How was your weekend? Like so many of the others lately, we spent a majority of our weekend in local gyms watching basketball games. It’s great to see Parker and his teammates working hard on the court and having fun too. Today I’m sharing 10 tips for photographing kids indoor photos so that you too can capture the action for basketball, wrestling, gymnastics, or any other sports your children are enjoying this winter! Grab your DSLR and let’s get started!

photographing kids indoor sports

 

1. Flash = foul

Don’t commit a personal foul… turn off your flash! It’s distracting to the athletes and other parents around you.

photographing kids indoor sports

 

2. Pump up the ISO

When you’re photographing indoors without a flash, especially in a dark gym, your camera needs to be more sensitive to the available light. Turn up your ISO so that your camera can create properly-exposed images (check your manual for specifics if you aren’t sure how to do this). For all of the images I’m featuring today I was using ISO 3200. Most newer DSLRs are great at handling high ISO situations, so pump it up!

photographing kids indoor sports

3. Choose your shooting mode

If you’re comfortable photographing in manual, you’ll get to flex your creative muscle in using your shutter speed and aperture to capture all of the action. Gyms tend to be a tough lighting environment, and combined with the pace of the game, you might be more comfortable in shutter or aperture priority mode on your DSLR. That’s totally okay! Let the camera do some of the heavy lifting so that you can keep one eye on the game (literally).

photographing kids indoor sports

4. Freeze the action

Whether you’re in shutter priority or manual shooting mode, keep your shutter speed to a minimum of 1/250. Especially when you’re photographing indoor sports, kids move fast and you want to eliminate as much motion blur as you can. A little bit is okay, as long as it’s not distracting to the subject or the story of the photograph.

photographing kids indoor sports

 

5. Nail the shot with sharp focus

Consider using a continuous focus mode so that you can focus on the action as your kids move around the basketball court. In your manual it’s called AF-C (Nikon) or AI Servo (Canon).  You’ll thank yourself for making the switch when you’re photographing kids indoor sports because it’s so much easier to follow the action than moving around a single focus point.

photographing kids indoor sports

 

6. Vary your angles

Just like a player who shoots every basket from the same spot on the court, eventually every image is going to look the same. Shake things up a little bit and vary your shooting locations! This requires you to move around the gym a little bit. I like to position myself in a variety of places throughout the game, both high and low, to photograph different perspectives throughout the game from the bleachers to the sidelines. (Pro tip:  just be polite to other players, parents and spectators when you’re moving around the gym.) When you feel you’ve captured a great moment, move on to the next spot.

photographing kids indoor sports

 

7. Tell the story with composition

Believe it or not, a basketball court is rich with storytelling ideas and opportunities for great composition! Use the lines of the bleachers or court, or the pattern of little shoes running up and down the floor to create a unique story of your child’s experience during the game. The emotion and drama of the highs and lows of the game can make for great images. I also like to get a few photographs while they’re on the bench, too — sometimes that’s a whole other story in itself. 😉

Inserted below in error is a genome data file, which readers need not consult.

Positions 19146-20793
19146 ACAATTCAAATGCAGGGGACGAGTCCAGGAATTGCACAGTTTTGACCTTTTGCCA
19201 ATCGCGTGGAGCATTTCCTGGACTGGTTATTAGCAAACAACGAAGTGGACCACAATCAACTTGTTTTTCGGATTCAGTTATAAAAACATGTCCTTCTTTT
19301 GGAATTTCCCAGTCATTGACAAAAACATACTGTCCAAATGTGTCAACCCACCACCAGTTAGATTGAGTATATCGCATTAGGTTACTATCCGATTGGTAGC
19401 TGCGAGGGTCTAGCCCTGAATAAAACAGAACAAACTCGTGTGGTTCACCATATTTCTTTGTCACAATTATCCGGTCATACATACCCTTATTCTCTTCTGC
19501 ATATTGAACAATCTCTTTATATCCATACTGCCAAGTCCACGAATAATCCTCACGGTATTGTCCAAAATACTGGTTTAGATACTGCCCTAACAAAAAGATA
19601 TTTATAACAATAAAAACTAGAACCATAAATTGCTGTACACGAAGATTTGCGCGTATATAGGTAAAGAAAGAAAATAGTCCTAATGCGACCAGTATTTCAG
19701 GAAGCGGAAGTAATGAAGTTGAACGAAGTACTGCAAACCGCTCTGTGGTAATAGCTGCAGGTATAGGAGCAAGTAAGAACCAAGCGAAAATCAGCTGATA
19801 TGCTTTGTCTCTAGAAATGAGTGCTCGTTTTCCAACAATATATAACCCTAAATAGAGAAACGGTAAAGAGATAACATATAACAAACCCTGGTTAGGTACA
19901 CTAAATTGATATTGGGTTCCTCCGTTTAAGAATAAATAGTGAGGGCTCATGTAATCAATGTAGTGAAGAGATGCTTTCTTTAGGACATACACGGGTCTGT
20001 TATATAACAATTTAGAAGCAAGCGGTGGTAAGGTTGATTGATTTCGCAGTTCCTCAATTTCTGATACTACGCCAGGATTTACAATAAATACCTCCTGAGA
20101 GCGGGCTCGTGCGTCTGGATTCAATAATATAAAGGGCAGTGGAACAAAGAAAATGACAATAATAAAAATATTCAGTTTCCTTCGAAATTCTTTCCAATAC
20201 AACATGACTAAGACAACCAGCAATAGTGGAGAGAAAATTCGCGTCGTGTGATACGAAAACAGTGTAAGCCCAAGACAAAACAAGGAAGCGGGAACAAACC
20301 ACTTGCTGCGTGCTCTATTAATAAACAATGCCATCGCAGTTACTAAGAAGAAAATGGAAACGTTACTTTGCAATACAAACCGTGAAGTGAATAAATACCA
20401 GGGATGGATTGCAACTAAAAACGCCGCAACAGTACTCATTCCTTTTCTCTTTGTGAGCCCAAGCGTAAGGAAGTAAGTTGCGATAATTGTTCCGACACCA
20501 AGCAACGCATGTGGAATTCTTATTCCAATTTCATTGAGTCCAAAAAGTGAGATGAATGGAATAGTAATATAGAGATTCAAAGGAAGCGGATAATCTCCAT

photographing kids indoor sports

 

8. Take multiple shots

Use a continuous (burst) shooting mode to capture several frames in succession. Especially with how fast little ones move, you’ll be able to capture a great series of images of your child in action.

photographing kids indoor sports

 

9. Anticipate the action.

You know best how your child plays. I like to photograph when I’ve had the chance to watch a few games and can anticipate the pace of the game, so it might be later in the season when I bring my camera to photograph. That way when I am behind the lens, I can keep my camera focused on the ball and still know what might happen during the game. I find it to make my work behind the camera more efficient, and really helpful at times when your child doesn’t have the ball — and then when they do catch and shoot, you’re ready for the perfect photograph. (And you can ALWAYS cheer from behind the lens, right?!)

photographing kids indoor sports

 

10. Keep practicing!

Coaches are always encouraging their players to keep shooting even if one hits the rim, right? Same here! Don’t expect every photograph to be a game-winning three-pointer. The best way to get better is with the same perseverance and attitude as your child as they’re working hard in practice, and you’ll start to see more consistent results.

Have fun photographing kids indoor sports this winter! Cheers!

 

• • • • • • • • • •

Be confident with your camera & learn how to rock your DSLR at a spring workshop! Learn more here!

Ready to learn more? Sign up (at the top right) for my email newsletter to keep up with news and events around the studio!

To learn more about booking your family portrait session or a workshop, contact me via the website, or email me directly at info@cathymoresphotography.com. Cathy is located in Manhattan, Kansas, and frequently travels to her clients around the Midwest. To find out details regarding upcoming travel dates, or to book a custom travel session, please contact for more information and availability.